ASMI Presents: Pianist Marvin Wolfthal
Virtual Livestream

ASMI Presents: Pianist Marvin Wolfthal

Boston, MA

Fri, November 13, 2020 6:00 PM, EST

72 of 100 spots still available
Drinking policy
Bring your own drinks
Toilet with a slash through it
No bathroom at this event

This is a livestreaming Groupmuse Virtual Concert

A live virtual performance with community videochat and a Q&A with the artists.


Don't miss your chance to hear ASMI faculty pianist, Marvin Wolfthal. Marvin is a master interpreter and a champion of contemporary music. Take in his wealth of knowledge and brilliant analytical insights of both the classical and contemporary repertoire.

ASMI will also be hosting live masterclasses via Zoom on Nov.7-8 & 14-15 with star faculty from The Juilliard School, NEC, the Boston Symphony, Pesaro Conservatory (Italy), and SookMyung Women’s University (Korea). To learn more about this educational opportunity and to fill out an application, please visit:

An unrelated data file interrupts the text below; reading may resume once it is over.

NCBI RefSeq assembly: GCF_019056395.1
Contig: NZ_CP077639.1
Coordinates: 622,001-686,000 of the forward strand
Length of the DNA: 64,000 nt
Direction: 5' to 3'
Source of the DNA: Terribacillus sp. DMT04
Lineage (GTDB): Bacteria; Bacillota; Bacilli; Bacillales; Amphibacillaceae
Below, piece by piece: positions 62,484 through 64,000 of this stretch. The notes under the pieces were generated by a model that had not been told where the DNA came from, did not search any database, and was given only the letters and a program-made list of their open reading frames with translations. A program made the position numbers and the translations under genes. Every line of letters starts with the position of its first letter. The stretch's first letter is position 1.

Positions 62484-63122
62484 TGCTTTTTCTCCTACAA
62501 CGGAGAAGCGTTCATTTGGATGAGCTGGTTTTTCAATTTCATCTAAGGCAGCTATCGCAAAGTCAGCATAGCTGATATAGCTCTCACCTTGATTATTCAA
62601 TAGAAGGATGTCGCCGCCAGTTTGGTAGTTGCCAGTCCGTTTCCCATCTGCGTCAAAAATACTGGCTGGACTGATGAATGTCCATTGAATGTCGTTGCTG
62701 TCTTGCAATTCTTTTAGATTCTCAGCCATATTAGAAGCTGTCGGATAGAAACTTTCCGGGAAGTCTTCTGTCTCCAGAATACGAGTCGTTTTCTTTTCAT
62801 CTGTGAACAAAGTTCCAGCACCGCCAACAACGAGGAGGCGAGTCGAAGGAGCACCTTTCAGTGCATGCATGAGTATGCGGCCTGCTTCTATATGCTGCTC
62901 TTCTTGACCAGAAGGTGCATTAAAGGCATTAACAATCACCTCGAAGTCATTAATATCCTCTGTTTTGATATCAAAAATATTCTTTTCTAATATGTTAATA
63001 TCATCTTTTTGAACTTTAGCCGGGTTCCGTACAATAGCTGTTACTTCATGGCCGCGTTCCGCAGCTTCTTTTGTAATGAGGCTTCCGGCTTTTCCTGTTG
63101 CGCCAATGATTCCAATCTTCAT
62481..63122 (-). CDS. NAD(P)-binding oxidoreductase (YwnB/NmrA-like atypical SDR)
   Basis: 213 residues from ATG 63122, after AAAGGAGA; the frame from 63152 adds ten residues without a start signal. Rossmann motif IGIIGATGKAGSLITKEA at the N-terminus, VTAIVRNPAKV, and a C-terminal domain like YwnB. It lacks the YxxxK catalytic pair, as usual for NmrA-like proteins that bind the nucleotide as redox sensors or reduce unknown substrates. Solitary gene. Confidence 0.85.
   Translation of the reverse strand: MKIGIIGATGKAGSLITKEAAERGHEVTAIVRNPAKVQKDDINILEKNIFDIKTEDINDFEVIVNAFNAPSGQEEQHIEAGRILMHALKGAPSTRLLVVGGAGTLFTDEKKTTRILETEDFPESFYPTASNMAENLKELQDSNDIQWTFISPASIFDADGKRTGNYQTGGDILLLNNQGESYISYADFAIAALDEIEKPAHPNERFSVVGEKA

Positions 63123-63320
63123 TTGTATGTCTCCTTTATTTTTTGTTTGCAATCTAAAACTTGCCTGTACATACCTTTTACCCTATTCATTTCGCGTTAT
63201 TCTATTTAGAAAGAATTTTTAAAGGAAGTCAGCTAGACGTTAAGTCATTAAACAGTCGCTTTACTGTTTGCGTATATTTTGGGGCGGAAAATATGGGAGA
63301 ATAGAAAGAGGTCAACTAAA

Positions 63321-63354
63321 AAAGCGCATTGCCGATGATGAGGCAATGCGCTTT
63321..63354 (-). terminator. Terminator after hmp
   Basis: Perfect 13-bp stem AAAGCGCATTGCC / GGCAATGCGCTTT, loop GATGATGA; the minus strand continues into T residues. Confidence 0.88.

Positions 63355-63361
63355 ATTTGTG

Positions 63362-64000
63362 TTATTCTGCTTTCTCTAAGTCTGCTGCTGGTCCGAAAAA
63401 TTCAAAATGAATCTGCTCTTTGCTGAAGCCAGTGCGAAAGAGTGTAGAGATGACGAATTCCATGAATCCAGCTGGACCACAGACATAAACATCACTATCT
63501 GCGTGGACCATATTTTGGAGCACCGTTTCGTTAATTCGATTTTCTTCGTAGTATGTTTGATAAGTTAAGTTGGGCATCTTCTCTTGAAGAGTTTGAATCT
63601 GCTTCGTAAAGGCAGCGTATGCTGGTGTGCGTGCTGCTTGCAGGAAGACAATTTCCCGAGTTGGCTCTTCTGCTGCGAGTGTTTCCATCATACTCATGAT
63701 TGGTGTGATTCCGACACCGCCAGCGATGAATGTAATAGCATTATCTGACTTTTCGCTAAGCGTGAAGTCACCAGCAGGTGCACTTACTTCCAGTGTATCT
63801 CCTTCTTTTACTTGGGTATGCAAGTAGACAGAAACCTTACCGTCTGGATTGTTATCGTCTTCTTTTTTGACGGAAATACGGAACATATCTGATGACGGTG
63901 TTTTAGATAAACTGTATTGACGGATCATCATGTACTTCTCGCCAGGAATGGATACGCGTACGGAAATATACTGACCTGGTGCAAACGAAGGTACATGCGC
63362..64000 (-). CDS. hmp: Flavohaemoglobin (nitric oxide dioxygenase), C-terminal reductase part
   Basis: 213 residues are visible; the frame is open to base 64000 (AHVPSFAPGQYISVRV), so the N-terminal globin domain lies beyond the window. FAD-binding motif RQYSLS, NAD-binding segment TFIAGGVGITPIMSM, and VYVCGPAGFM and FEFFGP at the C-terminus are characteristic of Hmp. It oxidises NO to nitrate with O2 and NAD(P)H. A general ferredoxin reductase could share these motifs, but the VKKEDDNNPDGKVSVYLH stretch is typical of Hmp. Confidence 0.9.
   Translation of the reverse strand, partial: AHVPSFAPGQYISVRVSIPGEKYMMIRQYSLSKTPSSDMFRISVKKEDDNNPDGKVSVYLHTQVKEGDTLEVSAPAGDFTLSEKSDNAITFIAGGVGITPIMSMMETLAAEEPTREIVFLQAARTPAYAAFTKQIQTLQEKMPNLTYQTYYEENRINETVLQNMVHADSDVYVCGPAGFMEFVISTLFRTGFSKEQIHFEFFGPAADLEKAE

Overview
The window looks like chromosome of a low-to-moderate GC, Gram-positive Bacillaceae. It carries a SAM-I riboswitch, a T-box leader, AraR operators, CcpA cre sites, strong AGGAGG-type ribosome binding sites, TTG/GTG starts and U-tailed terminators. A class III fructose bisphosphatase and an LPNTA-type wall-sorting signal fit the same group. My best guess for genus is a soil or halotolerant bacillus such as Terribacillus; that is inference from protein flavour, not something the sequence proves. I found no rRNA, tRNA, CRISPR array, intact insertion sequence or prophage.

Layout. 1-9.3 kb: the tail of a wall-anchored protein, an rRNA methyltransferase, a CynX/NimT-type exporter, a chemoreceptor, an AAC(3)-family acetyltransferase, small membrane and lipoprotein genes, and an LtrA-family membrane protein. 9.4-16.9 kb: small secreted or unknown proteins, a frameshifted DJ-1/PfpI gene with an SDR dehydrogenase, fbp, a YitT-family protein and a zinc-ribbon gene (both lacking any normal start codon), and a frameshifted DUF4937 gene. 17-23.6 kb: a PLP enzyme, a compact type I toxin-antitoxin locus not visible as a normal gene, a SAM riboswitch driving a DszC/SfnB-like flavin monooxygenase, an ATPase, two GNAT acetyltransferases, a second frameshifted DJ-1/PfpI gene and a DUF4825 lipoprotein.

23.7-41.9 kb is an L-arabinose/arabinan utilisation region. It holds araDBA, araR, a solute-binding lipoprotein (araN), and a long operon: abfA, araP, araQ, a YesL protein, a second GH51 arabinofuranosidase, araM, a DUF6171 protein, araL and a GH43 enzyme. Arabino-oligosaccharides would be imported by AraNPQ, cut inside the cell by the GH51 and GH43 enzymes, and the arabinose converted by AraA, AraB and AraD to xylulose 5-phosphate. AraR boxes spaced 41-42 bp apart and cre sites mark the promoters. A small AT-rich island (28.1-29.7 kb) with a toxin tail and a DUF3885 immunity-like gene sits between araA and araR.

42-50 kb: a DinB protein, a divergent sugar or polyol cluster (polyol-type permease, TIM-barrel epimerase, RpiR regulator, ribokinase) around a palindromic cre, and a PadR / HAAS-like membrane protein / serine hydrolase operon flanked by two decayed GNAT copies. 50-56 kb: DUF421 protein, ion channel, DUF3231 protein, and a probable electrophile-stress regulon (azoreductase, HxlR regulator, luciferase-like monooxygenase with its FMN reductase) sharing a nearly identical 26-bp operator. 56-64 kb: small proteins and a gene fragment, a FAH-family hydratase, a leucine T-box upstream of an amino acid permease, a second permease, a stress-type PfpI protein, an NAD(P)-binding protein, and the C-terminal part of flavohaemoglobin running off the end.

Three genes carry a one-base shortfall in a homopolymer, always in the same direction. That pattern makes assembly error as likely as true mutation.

The application deadline is Saturday, Oct.24th and the registration deadline is Saturday, October 31st, both at 11:59PM. All applicants must fill out the application and email it to: [email protected]

Marvin will also be offering a performance/seminar during the masterclasses where students can submit their choice of repertoire. Please contact [email protected] for more info.

Promo video:

What's the music?

Robert Schumann – Romanze, op. 28, No. 2
Arnold Schoenberg – Five Pieces, op. 23
Franz Schubert – Impromptu in G flat, D. 899, No. 3
Claude Debussy – La cathédrale engloutie
Frederic Chopin – Barcarolle, op. 60

The piano is a percussion instrument, yet in the works of its greatest composers, it can seem to transcend its physical limitations, just as a black and white photograph can suggest color.

The Schubert and Schumann pieces evoke the human voice, in the latter a duet. Schoenberg’s Five Pieces (of which the delicate final waltz was the first piece to be written using the 12-tone method) explores a range of instrumental color from strings and winds to the full orchestra.

In Debussy’s “sunken cathedral” we hear bells, plainchant and a full organ. Chopin’s Barcarolle, one of his last and greatest works, is a Venetian boat song sung in a gondola that travels from a tranquil canal to the open sea.


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